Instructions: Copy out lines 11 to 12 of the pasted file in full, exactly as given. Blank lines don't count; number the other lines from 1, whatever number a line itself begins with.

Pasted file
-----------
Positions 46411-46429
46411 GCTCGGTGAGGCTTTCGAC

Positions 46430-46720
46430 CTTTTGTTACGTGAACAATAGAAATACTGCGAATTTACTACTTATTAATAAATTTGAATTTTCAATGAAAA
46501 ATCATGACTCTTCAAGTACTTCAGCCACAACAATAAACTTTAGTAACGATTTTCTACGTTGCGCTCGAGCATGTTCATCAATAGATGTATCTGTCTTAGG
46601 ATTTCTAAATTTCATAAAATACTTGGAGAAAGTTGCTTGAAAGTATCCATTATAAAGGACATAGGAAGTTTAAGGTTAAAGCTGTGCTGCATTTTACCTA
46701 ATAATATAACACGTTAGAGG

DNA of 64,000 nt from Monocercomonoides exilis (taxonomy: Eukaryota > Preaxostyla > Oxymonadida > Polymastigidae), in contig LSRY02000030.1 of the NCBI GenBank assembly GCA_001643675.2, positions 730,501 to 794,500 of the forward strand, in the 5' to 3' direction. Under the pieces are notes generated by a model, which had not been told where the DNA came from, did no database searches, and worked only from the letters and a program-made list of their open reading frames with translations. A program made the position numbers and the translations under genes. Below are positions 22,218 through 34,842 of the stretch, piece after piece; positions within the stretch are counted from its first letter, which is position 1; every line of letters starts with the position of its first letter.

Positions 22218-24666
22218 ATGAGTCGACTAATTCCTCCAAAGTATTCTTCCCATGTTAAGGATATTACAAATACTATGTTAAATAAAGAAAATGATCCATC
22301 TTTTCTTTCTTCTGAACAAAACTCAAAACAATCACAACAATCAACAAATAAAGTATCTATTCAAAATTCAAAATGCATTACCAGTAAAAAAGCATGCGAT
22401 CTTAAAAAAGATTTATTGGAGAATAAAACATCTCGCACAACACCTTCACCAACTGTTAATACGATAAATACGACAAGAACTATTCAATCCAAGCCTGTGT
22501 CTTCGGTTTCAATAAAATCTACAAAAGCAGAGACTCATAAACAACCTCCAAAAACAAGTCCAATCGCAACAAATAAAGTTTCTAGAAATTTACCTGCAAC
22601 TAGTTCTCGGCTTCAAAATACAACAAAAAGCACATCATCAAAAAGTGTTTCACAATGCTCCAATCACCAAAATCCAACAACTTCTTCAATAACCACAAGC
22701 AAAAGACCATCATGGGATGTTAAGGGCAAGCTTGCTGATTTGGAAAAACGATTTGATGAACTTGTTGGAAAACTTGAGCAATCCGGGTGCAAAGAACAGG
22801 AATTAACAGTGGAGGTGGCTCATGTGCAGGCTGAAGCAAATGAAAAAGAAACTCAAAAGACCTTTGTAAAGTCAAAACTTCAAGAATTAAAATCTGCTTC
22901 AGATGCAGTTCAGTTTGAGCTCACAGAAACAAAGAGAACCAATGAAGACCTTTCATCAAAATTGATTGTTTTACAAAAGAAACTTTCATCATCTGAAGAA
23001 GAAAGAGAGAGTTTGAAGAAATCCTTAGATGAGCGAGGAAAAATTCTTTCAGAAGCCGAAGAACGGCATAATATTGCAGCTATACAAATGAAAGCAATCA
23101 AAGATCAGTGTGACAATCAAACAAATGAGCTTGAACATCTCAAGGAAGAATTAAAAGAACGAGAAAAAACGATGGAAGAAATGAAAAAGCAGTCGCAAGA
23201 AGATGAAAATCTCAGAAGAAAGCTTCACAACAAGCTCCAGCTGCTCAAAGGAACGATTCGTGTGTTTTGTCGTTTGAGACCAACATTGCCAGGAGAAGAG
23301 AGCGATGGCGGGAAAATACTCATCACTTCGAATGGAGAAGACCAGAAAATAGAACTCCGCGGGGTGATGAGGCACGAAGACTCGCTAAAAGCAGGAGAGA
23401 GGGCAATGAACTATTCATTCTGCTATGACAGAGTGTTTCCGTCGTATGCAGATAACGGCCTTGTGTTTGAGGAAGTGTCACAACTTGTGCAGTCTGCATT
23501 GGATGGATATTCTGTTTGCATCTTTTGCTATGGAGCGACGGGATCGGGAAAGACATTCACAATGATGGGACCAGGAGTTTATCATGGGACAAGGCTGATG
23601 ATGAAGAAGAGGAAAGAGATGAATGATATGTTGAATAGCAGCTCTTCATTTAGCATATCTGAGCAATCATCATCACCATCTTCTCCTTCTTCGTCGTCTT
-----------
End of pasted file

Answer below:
22301 TTTTCTTTCTTCTGAACAAAACTCAAAACAATCACAACAATCAACAAATAAAGTATCTATTCAAAATTCAAAATGCATTACCAGTAAAAAAGCATGCGAT
22401 CTTAAAAAAGATTTATTGGAGAATAAAACATCTCGCACAACACCTTCACCAACTGTTAATACGATAAATACGACAAGAACTATTCAATCCAAGCCTGTGT